The daily task of removing eliminations from your pet’s litter box is not an enjoyable job. Worse still, if the process is mishandled and various precautions are not taken, you could be placing your health at risk due to illness caused by cat urine and feces.
Although the transfer of animal-to-human illnesses is rare, cat urine and feces can be very harmful to pregnant women, babies, and children. It is paramount that these groups are particularly careful.
Is Cat Urine and Feces Dangerous?
Cat urine and feces are dangerous because they can spread illness and disease. Would you stand over a toilet while it is flushed? If that scenario seems gross and unsanitary, it is essentially the same thing as a dirty and unclean litter box.
The breathing in of both urine and feces (especially urine) and the mishandling of a dirty litter box (while cleaning) can introduce additional concerns. The handling of feces (without gloves) can lead to the transfer of parasitic infections, some of which can result in serious illness.
If you already have pre-existing respiratory ailments or a weakened immune system, you are naturally more at risk of developing health problems.
What are the Risks of Cat Urine for Humans?
The health risks associated with cat urine are linked to many respiratory health issues.
Let’s explore some of these dangers…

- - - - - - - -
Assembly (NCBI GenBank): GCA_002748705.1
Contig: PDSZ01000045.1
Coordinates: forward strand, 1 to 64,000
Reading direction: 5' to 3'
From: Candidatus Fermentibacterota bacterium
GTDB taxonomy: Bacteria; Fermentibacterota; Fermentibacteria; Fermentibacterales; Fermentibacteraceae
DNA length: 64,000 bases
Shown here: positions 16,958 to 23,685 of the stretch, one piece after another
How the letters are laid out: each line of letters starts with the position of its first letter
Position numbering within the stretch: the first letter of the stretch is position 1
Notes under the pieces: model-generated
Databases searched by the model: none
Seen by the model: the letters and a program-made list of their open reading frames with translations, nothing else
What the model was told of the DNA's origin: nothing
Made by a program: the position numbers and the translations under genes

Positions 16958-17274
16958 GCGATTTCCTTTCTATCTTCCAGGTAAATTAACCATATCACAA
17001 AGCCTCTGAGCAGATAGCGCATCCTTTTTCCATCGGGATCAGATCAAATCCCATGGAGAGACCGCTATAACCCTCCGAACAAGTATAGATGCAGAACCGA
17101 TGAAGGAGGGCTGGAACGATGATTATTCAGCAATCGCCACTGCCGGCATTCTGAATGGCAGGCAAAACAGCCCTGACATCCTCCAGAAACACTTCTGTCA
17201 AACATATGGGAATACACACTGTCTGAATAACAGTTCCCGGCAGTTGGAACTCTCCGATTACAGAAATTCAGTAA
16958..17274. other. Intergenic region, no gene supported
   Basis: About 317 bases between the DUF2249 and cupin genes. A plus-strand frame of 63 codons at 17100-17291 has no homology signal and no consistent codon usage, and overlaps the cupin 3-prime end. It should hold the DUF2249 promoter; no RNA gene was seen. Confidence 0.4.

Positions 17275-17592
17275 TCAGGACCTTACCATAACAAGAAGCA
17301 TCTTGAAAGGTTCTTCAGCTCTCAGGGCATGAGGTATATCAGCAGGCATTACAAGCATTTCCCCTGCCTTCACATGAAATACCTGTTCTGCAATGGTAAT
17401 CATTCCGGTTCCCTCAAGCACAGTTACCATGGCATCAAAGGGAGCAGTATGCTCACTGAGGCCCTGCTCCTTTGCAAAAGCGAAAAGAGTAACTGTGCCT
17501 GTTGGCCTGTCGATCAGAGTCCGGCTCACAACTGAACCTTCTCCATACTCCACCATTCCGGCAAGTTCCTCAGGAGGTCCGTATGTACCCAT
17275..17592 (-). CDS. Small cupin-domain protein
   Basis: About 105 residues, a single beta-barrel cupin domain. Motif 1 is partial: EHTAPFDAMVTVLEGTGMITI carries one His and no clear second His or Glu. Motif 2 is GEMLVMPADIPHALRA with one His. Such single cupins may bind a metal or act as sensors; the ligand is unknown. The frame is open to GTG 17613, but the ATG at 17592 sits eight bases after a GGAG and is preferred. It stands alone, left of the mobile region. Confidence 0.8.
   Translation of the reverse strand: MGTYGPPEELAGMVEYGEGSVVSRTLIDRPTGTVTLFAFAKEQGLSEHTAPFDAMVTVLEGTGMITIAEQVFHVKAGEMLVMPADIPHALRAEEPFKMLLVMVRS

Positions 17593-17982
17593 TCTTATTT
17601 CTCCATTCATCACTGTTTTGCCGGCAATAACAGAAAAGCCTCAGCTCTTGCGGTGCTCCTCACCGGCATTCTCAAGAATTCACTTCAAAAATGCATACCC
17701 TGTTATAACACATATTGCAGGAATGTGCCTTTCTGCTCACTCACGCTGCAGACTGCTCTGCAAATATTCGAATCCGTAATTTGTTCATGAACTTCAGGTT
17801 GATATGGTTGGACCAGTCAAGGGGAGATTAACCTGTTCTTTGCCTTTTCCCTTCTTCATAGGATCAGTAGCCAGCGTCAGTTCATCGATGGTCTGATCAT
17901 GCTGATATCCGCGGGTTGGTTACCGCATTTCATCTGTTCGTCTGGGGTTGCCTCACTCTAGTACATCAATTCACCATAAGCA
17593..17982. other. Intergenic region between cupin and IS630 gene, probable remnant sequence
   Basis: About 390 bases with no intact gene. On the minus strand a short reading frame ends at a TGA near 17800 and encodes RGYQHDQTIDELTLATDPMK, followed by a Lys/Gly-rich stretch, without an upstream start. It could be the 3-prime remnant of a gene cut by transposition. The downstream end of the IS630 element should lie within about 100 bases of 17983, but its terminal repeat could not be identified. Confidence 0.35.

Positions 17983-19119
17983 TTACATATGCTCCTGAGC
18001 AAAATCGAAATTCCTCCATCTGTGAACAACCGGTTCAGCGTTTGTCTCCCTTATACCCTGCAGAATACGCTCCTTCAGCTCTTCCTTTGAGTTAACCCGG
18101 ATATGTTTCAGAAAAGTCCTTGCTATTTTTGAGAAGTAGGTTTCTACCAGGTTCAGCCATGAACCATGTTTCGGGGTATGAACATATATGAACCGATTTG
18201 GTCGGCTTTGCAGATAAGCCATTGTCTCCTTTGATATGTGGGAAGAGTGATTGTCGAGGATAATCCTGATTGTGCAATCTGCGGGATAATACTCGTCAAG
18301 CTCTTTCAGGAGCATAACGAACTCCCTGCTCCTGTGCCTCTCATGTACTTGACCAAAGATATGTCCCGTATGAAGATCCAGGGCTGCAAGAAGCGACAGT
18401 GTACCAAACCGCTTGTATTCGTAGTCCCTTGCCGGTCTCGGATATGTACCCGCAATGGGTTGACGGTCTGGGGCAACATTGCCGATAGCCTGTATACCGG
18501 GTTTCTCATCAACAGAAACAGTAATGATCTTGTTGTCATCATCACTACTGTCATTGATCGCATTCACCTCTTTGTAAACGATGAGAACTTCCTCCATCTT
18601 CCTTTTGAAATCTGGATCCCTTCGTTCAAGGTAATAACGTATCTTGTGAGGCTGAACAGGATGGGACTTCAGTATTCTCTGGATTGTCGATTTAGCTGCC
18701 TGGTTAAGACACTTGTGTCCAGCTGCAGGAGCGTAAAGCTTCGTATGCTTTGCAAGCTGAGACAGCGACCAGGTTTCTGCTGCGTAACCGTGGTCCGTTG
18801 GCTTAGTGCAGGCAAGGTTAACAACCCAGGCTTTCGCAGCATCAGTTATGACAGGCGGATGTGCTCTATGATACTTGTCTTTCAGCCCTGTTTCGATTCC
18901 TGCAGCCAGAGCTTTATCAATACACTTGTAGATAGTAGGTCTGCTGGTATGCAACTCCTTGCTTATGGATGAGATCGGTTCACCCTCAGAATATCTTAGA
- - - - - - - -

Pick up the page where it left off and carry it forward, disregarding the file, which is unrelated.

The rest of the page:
The health effects from breathing cat urine odor can be significant and complex.
Highly concentrated in ammonia before it solidifies in the litter, cat urine is potent. Once mixed with urine, the concentration increases and the inhalation of ammonia can become a more significant issue.
Although ammonia is found in various cleaning agents and industrial products, the emission usually is of a controlled nature. Litter boxes that are open and soiled with cat urine for several days can potentially create a moderate health concern. The issue could become significantly more severe if ammonia from cat urine is inhaled on a daily basis for many years.
If your respiratory system is already impaired, breathing in ammonia can trigger an adverse reaction.
Symptoms may include…
- Red eyes
- Itchy skin
- Runny nose
Catological.com has detailed piece on the dangers of cat urine and the consequences that ammonia can cause.
If you have ever smelled a fresh urine puddle in a litter box, you are not likely to forget the unpleasant and potent scent. This is why it is crucial that you avoid close contact with the box if you have pre-existing respiratory issues.